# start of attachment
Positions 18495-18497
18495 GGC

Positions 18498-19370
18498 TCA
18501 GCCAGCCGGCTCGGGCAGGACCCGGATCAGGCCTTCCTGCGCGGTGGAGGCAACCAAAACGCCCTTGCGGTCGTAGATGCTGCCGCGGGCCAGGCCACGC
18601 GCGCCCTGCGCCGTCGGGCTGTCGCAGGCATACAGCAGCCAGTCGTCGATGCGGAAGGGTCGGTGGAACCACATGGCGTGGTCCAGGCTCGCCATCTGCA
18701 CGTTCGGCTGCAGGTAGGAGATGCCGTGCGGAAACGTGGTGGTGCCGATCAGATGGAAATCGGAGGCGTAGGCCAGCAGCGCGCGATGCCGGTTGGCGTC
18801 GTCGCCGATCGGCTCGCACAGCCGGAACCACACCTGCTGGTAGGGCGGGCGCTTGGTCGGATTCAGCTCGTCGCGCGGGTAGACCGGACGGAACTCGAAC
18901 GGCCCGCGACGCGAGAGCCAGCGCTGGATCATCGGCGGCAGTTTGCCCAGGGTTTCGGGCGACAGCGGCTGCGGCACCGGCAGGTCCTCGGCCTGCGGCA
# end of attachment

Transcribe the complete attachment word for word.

Positions 18495-18497
18495 GGC

Positions 18498-19370
18498 TCA
18501 GCCAGCCGGCTCGGGCAGGACCCGGATCAGGCCTTCCTGCGCGGTGGAGGCAACCAAAACGCCCTTGCGGTCGTAGATGCTGCCGCGGGCCAGGCCACGC
18601 GCGCCCTGCGCCGTCGGGCTGTCGCAGGCATACAGCAGCCAGTCGTCGATGCGGAAGGGTCGGTGGAACCACATGGCGTGGTCCAGGCTCGCCATCTGCA
18701 CGTTCGGCTGCAGGTAGGAGATGCCGTGCGGAAACGTGGTGGTGCCGATCAGATGGAAATCGGAGGCGTAGGCCAGCAGCGCGCGATGCCGGTTGGCGTC
18801 GTCGCCGATCGGCTCGCACAGCCGGAACCACACCTGCTGGTAGGGCGGGCGCTTGGTCGGATTCAGCTCGTCGCGCGGGTAGACCGGACGGAACTCGAAC
18901 GGCCCGCGACGCGAGAGCCAGCGCTGGATCATCGGCGGCAGTTTGCCCAGGGTTTCGGGCGACAGCGGCTGCGGCACCGGCAGGTCCTCGGCCTGCGGCA